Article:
Start with clean dry skin and use a q-tip to paint the liquid latex into the shape you want the cut to resemble. If you want the wound to be a larger open wound, apply the liquid latex to a wider area of your skin.  

While the liquid latex is still tacky, rip up small pieces of tissues and lay them down flat on top of the latex, and leave a gap in the middle where you want the cut to be. Let it dry, and then repeat this step at least two to three more times. Set with a powder to remove the shine.

Next, use a spatula to tear into the latex and gently pull it open to form the cut. Add eyeshadow, fake blood, and other products to finish the look!

If you want to take your wounds to the next level, consider adding fake maggots! These little liquid latex critters are an easy way to enhance a zombie look or to simply add a bit of fear factor to the wounds you learned how to create using the tips and tricks above.

First, paint a few circles of liquid latex onto a stainless steel mixing plate, and allow them to dry. The diameter of the circles will be the same length as the maggots you are creating.

Once dry, gently peel them off and place them into the palm of your hand with the sticky side (the side that was facing the stainless steel palette) facing upward. Roll them up, and voila! You have a maggot!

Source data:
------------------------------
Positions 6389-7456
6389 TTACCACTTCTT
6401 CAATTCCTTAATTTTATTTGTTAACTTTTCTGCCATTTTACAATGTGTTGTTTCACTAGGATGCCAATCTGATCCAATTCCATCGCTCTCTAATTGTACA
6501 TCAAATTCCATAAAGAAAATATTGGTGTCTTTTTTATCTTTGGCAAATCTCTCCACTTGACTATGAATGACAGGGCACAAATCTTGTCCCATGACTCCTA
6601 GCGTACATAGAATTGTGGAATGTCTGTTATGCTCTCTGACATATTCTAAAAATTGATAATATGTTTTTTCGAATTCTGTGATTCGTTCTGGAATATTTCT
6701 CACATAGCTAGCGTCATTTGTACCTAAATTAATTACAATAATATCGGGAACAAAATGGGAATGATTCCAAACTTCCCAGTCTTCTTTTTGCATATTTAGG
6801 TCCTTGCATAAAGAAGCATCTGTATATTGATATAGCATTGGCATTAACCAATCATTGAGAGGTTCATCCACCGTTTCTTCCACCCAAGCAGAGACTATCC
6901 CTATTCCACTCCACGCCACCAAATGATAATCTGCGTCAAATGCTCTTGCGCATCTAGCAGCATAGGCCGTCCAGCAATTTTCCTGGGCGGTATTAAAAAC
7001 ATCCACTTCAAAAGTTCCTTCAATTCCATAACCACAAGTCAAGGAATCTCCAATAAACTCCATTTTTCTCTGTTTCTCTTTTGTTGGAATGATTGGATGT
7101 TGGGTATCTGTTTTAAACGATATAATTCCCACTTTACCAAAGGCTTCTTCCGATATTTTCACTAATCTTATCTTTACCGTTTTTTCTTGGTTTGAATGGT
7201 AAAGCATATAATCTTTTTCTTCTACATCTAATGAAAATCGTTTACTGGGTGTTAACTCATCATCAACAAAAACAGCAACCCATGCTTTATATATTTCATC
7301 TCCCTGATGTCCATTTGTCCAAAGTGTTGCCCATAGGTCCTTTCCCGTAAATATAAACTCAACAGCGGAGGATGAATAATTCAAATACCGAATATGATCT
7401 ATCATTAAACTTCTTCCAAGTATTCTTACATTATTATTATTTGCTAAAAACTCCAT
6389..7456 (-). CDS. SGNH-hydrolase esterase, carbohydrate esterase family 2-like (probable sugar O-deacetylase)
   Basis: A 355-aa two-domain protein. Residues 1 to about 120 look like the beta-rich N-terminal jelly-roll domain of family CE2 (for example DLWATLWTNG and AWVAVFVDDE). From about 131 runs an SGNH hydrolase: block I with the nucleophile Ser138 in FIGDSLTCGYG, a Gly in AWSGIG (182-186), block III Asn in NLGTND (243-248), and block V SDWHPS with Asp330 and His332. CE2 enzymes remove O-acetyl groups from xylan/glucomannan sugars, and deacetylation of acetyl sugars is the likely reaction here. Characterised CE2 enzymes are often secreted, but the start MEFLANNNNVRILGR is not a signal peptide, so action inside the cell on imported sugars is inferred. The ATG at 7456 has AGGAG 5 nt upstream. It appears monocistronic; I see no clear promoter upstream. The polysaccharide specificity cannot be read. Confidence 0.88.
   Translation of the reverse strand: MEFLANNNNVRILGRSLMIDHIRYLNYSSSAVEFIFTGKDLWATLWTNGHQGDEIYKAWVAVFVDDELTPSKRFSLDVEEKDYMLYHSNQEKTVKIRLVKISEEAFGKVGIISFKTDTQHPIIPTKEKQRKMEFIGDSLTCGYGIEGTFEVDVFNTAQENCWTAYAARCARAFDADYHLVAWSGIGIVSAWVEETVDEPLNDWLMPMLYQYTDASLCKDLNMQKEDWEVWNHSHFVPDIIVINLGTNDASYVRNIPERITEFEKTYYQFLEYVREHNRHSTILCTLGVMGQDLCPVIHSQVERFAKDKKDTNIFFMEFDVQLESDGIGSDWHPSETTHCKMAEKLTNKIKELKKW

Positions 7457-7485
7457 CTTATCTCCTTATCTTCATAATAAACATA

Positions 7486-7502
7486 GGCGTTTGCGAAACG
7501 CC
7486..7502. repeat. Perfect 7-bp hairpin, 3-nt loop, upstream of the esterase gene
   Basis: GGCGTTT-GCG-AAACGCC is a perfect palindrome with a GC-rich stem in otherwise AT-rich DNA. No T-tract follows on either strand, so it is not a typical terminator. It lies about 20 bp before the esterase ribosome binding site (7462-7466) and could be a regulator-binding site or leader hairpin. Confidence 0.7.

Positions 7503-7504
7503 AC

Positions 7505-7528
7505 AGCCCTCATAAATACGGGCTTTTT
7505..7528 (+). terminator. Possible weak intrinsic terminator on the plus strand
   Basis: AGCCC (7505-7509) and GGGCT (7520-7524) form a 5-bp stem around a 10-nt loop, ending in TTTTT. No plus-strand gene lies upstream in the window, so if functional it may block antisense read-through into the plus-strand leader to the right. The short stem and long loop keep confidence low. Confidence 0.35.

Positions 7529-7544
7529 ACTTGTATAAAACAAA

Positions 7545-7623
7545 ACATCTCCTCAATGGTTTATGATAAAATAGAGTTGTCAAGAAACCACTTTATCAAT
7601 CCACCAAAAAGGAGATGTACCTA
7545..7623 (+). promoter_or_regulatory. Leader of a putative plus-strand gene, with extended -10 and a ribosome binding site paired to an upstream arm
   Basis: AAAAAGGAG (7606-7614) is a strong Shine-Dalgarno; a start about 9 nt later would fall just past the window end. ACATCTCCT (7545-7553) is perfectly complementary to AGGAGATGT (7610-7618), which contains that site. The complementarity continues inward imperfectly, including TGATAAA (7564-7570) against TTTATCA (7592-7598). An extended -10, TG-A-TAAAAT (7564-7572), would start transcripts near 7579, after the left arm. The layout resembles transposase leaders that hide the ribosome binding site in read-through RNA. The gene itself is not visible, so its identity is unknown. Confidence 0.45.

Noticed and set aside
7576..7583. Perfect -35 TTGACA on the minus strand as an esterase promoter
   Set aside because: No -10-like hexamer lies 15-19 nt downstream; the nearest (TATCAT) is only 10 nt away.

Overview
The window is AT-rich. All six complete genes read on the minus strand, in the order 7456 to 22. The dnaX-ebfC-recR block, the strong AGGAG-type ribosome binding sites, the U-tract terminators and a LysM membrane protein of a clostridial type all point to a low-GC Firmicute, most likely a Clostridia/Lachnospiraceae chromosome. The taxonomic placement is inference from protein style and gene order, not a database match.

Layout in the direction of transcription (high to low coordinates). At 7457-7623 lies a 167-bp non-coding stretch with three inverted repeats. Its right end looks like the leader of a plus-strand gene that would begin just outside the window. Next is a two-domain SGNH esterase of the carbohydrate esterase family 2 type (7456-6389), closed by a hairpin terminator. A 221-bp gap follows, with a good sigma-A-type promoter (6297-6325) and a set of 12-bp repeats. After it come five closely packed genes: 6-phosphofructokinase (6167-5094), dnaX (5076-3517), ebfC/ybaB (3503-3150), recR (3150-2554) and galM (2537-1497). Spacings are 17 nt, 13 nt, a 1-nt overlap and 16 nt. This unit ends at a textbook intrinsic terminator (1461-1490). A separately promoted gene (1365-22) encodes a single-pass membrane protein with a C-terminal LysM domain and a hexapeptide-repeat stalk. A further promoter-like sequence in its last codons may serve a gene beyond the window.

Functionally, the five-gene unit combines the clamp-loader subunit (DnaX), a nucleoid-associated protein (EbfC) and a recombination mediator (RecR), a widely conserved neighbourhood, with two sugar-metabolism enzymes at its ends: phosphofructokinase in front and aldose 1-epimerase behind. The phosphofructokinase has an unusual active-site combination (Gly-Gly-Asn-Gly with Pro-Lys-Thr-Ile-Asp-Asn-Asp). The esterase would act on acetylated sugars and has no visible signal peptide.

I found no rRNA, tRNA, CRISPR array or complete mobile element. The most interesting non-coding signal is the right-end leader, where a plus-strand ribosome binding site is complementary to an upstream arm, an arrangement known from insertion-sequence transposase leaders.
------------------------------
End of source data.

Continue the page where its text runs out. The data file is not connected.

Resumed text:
The last step is applying your fake maggots. Use a small dab of liquid latex to adhere it to your wound, and you’re all set!

More Tutorials

Feeling inspired? Watch the video at the top of this blog to see the step by step tutorial, or visit our YouTube Channel!  If you have any more questions, we are here to help! Click here to reach out to our Beauty Advisors.

If you follow this or any of our other SFX Tutorials, don't forget to tag @camerareadysfx on social media!

Need something specific to create your SFX Halloween looks? Shop Camera Ready’s extensive collection of top special effects brands here. Don’t see what you’re looking for? Contact our Beauty Advisors for a comparable alternative, or to see if we can order the exact product you need.

About Camera Ready Cosmetics

Camera Ready Cosmetics was founded in 2003 by Makeup Artist Mary Erickson. She dreamed of having a pro makeup showroom where artists could play with professional products without the typical makeup store attitude.

Today, our team of beauty industry veterans work together to curate the best quality products on the market. We partner with brands who respect the industry and formulate products for true working artists. You won’t find CRC in high-end malls, and we don't wear matching brush belts.

If you want to play with products for a few hours and buy nothing, that's okay ... come in and play! Our store is your playground.

Leave a comment

Please note, comments must be approved before they are published

This site is protected by reCAPTCHA and the Google Privacy Policy and Terms of Service apply.